Journey to Clear Skin (Part 2)- ROACCUTANE

Welcome to part 2! Roaccutane! 

During my first year of university a fire alarm went off in our university halls, we had no idea if it was a drill or a real emergency. As everyone else was running outside to the fire safety location, I was liberally applying foundation to my face in an attempt to hide my skin, in order to feel able to go outside and be seen by people. It was then that I realised I had to do something more to help my skin, because I was now potentially putting my life in danger. All because I was so conscious of my acne and my skin. Which is utterly ridiculous!

These photos show how bad my skin was the first year of university. This was my skin under full coverage makeup! Unfortunately, I don’t have any photos without makeup of this time as I never took photos without makeup, as I didn’t want to have any evidence or a record of it in case someone went on my phone or saw the pictures when I was on my phone. And to be honest I just didn’t want be reminded of it.

Doctors Appointment

After seeing these photos and the fire alarm incident, I booked an appointment with the new doctors surgery I had registered with to try and find out if there was anything that could help me! After taking off all my makeup for the doctor (nightmare) the doctor began the referral process for me to see a dermatologist. So I walked out of the appointment (quickly reapplied my makeup in the doctor’s surgery toilets) and waited for the letter which gave me an appointment with the dermatologist.


The dermatologist immediately suggested roaccutane. I was given a brochure and instructed to do my own research in addition to the information they gave me at the consultation. Roaccutane can simply be described as a medication to treat “severe forms of acne (such as nodular or conglobate acne or acne at risk of permanent scarring) resistant to adequate courses of standard therapy with systemic anti-bacterials and topical therapy.)” “Roaccutane capsules contain the active ingredient isotretinoin. Isotretinoin belongs to a group of medicines known as retinoids, which are derivatives of vitamin A.”

Stages to Being Prescribed Roaccutane

Before being prescribed roaccutane it is compulsory to undergo a series of tests in order to determine if you will be allowed to take the medication. The first ‘test’ I underwent was a questionnaire on my family’s medical history. This included questions about immediate and extended family experiencing a range of issues including; strokes, heart disease, high blood pressure, diabetes, mental illness etc. The second was a personal medical history assessment which looked into if I had experienced mental illness in any form, such as depression, or if I had any hormonal issues or diabetes etc. If these stages were passed/satisfactory/completed, for the third stage, I was then required to take a pregnancy test as you are unable to take roaccutane if you are pregnant due to severe side effects which would affect the unborn child. As I was not pregnant, I was then obligated to undergo blood tests, as the fourth stage, which would assess; blood count, liver function and serum lipids (cholesterol and triglycerides). This information is necessary to determine that you are in good health and also to formulate a baseline from your results in order to measure how roaccutane is affecting your body in the subsequent blood tests. The blood tests continue intermittently (roughly 3 month intervals) throughout taking the medication and after the course of treatment is completed.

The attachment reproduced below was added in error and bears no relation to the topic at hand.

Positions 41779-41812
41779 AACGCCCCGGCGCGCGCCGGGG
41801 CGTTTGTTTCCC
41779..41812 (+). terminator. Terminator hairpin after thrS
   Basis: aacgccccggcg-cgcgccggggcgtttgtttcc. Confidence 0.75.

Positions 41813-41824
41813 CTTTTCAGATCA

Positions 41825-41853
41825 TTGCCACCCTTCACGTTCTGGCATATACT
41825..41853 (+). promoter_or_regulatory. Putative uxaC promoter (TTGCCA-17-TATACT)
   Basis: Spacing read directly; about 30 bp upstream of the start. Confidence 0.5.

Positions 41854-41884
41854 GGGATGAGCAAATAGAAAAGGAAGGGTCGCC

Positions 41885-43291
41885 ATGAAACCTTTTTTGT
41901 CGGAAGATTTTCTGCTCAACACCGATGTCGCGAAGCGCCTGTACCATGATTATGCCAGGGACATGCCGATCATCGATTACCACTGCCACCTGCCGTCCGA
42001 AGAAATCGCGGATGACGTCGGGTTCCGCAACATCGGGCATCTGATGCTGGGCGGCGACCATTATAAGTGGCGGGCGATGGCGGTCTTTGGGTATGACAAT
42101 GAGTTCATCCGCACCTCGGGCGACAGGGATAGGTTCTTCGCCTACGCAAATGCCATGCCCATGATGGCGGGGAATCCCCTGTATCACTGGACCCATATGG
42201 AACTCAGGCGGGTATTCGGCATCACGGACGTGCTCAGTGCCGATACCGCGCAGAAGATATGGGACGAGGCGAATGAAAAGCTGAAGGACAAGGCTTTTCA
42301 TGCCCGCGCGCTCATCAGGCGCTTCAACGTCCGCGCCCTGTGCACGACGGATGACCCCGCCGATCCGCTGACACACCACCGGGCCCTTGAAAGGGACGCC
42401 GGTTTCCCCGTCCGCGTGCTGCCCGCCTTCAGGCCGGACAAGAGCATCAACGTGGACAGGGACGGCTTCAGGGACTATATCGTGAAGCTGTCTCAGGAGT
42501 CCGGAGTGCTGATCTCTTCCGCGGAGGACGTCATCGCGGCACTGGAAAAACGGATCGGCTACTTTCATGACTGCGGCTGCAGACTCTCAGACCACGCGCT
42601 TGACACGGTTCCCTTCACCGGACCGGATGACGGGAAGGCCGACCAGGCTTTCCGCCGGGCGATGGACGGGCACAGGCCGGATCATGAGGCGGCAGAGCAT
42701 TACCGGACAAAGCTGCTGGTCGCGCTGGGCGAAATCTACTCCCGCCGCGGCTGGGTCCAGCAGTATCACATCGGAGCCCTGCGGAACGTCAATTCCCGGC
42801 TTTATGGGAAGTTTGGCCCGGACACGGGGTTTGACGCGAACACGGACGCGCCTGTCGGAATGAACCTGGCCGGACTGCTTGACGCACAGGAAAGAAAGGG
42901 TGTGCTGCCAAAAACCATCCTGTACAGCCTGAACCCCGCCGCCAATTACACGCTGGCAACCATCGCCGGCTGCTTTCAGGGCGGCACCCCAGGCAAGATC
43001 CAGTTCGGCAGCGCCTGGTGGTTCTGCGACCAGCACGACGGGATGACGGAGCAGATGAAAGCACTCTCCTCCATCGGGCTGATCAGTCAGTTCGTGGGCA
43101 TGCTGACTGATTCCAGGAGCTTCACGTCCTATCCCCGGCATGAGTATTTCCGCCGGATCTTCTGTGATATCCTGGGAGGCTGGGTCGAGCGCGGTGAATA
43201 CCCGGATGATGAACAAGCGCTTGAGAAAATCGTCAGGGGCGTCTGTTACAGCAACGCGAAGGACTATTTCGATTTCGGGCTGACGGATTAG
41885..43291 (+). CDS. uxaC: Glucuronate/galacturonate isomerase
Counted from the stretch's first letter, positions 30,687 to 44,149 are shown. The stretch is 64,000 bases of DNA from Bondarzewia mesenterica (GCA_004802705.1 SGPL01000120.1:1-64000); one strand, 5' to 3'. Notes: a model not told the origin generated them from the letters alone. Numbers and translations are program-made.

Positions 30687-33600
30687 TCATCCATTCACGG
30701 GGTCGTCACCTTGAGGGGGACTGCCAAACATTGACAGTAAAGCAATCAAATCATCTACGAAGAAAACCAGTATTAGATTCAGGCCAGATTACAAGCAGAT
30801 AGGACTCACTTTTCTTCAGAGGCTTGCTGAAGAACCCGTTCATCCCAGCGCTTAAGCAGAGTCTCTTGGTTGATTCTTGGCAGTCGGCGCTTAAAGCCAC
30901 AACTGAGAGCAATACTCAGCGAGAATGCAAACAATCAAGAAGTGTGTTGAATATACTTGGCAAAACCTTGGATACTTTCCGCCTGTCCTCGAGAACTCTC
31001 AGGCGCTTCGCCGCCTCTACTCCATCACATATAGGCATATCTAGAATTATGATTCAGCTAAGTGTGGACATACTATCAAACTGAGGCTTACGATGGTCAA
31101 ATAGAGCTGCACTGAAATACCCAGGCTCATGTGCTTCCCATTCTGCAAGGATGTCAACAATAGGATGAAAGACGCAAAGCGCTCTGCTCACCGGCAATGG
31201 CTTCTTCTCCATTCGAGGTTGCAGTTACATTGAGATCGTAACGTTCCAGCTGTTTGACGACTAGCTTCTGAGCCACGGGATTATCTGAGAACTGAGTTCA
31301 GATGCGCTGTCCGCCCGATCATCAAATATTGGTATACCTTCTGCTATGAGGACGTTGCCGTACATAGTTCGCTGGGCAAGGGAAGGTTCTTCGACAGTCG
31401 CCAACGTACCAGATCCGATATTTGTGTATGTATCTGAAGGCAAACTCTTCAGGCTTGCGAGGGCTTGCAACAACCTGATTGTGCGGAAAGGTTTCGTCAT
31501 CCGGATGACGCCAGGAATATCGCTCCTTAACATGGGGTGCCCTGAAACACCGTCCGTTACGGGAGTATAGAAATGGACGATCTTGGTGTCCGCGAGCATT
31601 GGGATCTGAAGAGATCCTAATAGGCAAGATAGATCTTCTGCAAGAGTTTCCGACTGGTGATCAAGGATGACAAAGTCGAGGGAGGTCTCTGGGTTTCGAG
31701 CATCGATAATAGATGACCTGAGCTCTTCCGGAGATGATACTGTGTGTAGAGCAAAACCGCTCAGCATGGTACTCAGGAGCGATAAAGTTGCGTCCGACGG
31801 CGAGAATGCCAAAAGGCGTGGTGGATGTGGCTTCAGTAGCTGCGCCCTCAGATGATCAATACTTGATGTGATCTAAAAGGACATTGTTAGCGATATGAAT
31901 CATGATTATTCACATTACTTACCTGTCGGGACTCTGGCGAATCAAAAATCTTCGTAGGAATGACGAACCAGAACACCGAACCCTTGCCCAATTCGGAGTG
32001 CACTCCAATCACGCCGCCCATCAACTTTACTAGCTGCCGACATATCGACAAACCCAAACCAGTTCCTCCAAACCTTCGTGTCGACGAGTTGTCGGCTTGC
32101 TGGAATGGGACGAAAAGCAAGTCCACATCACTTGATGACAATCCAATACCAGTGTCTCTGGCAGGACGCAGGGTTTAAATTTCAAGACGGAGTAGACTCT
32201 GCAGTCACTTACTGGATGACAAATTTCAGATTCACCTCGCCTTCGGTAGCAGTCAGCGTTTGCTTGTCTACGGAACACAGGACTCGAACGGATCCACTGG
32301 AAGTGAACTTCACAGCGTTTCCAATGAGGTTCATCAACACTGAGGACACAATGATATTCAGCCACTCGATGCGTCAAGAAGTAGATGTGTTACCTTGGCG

Pregnancy Prevention Programme

In addition, prior to being able to take roaccutane you must adhere to the pregnancy prevention programme. The PPP guarantees that you are not pregnant and will not be able to get pregnant during the course of treatment, normally through the patient starting or continuing to take the birth control pill. I personally did not want to take the pill, as I felt I would be overloading myself with medication, therefore I elected to sign an agreement to abstain from sex for the duration of treatment. I spoke to my dermatologist and primary doctor in depth about this choice and personally decided it would be best for me, however, I would recommend that anyone making this decision does the same and talks to the necessary people in their life to make an informed decision which best suits them.

Roaccutane should not be taken if you are:

  • breastfeeding